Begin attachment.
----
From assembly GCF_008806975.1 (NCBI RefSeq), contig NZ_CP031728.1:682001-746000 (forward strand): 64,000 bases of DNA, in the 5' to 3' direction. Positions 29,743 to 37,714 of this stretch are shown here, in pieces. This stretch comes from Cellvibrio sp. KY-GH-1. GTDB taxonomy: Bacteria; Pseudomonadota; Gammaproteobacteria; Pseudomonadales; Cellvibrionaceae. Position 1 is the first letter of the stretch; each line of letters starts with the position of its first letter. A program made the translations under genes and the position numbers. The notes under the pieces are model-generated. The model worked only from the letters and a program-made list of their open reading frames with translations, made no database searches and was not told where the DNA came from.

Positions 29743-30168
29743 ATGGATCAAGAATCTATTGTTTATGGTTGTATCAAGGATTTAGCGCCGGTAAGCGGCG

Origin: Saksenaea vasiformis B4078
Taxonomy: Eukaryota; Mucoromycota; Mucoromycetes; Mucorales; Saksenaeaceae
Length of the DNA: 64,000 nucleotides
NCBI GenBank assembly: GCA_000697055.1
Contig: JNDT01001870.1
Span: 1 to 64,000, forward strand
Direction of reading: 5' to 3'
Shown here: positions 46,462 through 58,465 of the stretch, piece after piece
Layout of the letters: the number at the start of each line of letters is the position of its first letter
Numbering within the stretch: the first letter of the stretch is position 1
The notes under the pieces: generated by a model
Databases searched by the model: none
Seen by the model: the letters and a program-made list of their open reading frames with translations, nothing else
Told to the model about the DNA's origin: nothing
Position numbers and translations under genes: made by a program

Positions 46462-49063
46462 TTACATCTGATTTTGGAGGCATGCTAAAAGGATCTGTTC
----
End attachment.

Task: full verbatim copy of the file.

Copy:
From assembly GCF_008806975.1 (NCBI RefSeq), contig NZ_CP031728.1:682001-746000 (forward strand): 64,000 bases of DNA, in the 5' to 3' direction. Positions 29,743 to 37,714 of this stretch are shown here, in pieces. This stretch comes from Cellvibrio sp. KY-GH-1. GTDB taxonomy: Bacteria; Pseudomonadota; Gammaproteobacteria; Pseudomonadales; Cellvibrionaceae. Position 1 is the first letter of the stretch; each line of letters starts with the position of its first letter. A program made the translations under genes and the position numbers. The notes under the pieces are model-generated. The model worked only from the letters and a program-made list of their open reading frames with translations, made no database searches and was not told where the DNA came from.

Positions 29743-30168
29743 ATGGATCAAGAATCTATTGTTTATGGTTGTATCAAGGATTTAGCGCCGGTAAGCGGCG

Origin: Saksenaea vasiformis B4078
Taxonomy: Eukaryota; Mucoromycota; Mucoromycetes; Mucorales; Saksenaeaceae
Length of the DNA: 64,000 nucleotides
NCBI GenBank assembly: GCA_000697055.1
Contig: JNDT01001870.1
Span: 1 to 64,000, forward strand
Direction of reading: 5' to 3'
Shown here: positions 46,462 through 58,465 of the stretch, piece after piece
Layout of the letters: the number at the start of each line of letters is the position of its first letter
Numbering within the stretch: the first letter of the stretch is position 1
The notes under the pieces: generated by a model
Databases searched by the model: none
Seen by the model: the letters and a program-made list of their open reading frames with translations, nothing else
Told to the model about the DNA's origin: nothing
Position numbers and translations under genes: made by a program

Positions 46462-49063
46462 TTACATCTGATTTTGGAGGCATGCTAAAAGGATCTGTTC